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SES are on high alert and expecting flooding

SES Phil "Mad Dog" Davison, Shane Connery and Ben Denman get ready to move out to the floods.
SES Phil "Mad Dog" Davison, Shane Connery and Ben Denman get ready to move out to the floods. John Gass

MURWILLUMBAH SES was ready to roll out if the Tweed floods again and warned residents to keep an eye on weather conditions.

Unit controller Chris Chrisostomos was not optimistic about the current wet weather.

"After the last flood we thought we had a bit of a reprieve, but we're only three weeks down the track and looking at it again," he said.

"The long term predictions are that we are looking at moderate to major flooding here on Thursday, Friday or leading into the weekend."

Mr Chrisostomos said that catchments were full and rainfall would swell river levels at a rapid rate.

"All our paddocks are full, our drains are full, so it will only take five or six hours (of heavy rain) and we've got issues that we'll need to address," he said.

"We'll get rises in the river because it's all runoff. We haven't had any time for the ground to dry out between the last flood and leading into this one."

But the long term SES volunteer said his team was ready to help at a moments notice.

"There is nuisance flooding in some of our areas and roads are starting to be cut off so we had to activate the unit and we went operational here in Murwillumbah depot to be prepared," he said

"The guys here are keen, they're ringing me up wanting to know what's going on. Lucky enough, I've got a crew that are very committed and dedicated and they want to get involved. That's what they're trained for and they're here when we need them.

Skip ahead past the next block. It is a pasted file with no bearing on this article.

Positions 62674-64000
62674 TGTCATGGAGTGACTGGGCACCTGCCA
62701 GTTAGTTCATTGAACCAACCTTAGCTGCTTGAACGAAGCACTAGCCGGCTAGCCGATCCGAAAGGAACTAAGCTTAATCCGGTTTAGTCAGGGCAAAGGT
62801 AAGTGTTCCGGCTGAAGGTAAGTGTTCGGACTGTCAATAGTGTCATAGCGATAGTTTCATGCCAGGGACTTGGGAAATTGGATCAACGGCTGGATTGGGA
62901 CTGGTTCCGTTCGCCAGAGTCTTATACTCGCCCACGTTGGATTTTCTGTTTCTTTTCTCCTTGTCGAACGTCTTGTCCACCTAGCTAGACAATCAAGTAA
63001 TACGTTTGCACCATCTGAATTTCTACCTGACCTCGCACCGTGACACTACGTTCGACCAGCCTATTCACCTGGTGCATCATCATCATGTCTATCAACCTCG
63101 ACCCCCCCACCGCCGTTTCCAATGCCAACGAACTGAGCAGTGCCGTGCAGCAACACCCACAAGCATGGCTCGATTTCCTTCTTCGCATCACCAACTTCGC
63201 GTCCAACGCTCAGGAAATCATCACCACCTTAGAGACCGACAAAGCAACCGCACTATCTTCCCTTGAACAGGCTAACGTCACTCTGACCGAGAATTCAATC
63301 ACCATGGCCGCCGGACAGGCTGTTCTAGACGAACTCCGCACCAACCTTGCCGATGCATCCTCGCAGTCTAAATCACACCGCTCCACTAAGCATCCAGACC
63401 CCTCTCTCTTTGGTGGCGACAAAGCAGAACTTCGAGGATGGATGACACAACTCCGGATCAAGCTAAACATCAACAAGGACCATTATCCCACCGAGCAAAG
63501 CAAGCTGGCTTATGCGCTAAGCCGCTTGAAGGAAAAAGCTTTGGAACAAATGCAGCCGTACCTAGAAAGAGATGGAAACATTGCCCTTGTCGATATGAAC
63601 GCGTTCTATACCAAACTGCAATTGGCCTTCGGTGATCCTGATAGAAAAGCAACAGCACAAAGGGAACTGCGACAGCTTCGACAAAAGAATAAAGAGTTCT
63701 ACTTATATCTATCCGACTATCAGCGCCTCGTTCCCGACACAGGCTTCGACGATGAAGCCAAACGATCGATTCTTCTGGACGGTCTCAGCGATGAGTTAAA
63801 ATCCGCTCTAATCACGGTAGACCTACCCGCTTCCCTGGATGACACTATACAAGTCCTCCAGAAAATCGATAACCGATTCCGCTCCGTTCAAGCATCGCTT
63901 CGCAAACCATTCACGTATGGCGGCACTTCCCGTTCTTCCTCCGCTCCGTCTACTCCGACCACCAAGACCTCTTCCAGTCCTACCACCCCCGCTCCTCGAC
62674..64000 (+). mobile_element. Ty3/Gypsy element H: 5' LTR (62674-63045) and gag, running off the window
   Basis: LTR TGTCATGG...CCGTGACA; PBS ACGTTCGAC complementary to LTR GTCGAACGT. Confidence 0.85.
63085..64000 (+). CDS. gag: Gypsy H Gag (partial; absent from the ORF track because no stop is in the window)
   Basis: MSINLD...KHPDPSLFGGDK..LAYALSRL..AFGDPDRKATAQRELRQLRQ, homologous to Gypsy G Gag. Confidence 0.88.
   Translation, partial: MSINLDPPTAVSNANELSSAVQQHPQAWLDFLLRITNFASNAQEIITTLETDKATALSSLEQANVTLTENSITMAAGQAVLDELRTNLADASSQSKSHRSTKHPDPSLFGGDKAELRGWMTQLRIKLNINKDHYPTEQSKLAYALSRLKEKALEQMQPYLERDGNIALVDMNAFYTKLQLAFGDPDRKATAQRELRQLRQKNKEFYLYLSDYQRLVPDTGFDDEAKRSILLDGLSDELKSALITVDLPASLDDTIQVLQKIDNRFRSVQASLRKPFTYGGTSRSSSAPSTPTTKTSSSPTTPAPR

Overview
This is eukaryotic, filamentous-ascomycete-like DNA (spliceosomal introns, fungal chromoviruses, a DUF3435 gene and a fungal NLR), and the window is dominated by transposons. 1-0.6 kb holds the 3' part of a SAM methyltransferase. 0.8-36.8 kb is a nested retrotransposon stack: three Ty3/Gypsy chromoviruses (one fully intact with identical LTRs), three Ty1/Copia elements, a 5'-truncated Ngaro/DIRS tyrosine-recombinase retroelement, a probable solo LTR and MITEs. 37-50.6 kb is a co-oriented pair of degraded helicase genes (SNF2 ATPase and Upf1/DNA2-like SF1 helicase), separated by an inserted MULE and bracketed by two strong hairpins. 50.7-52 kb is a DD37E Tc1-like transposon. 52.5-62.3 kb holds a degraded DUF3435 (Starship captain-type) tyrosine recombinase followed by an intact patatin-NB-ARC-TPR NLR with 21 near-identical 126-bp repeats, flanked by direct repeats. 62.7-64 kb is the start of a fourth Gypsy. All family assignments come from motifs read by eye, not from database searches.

"We're preparing ourselves so we're there to do the best we can for the community at large."

In fact, the SES had already had a hectic morning, despite flooding remaining localised.

"We've already had eight or nine jobs to do. We've had to ferry some people on a boat that broke away from it's moorings over on the Rous River. We've had two or three roof jobs that we've had to go to," he said.

Mr Chrisostomos warned that towns around the Tweed needed to be starting preparations to avoid getting caught off guard.

"The community needs to be self aware, don't wait until the last minute. It's easy for you to start packing your gear and unpacking if it doesn't happen, rather than being caught short and losing all your possessions."

Tweed residents should keep an eye on the Bureau of Meteorology website at www.bom.gov.au for flood warnings and www.myroadinfo.com.au for road closures.


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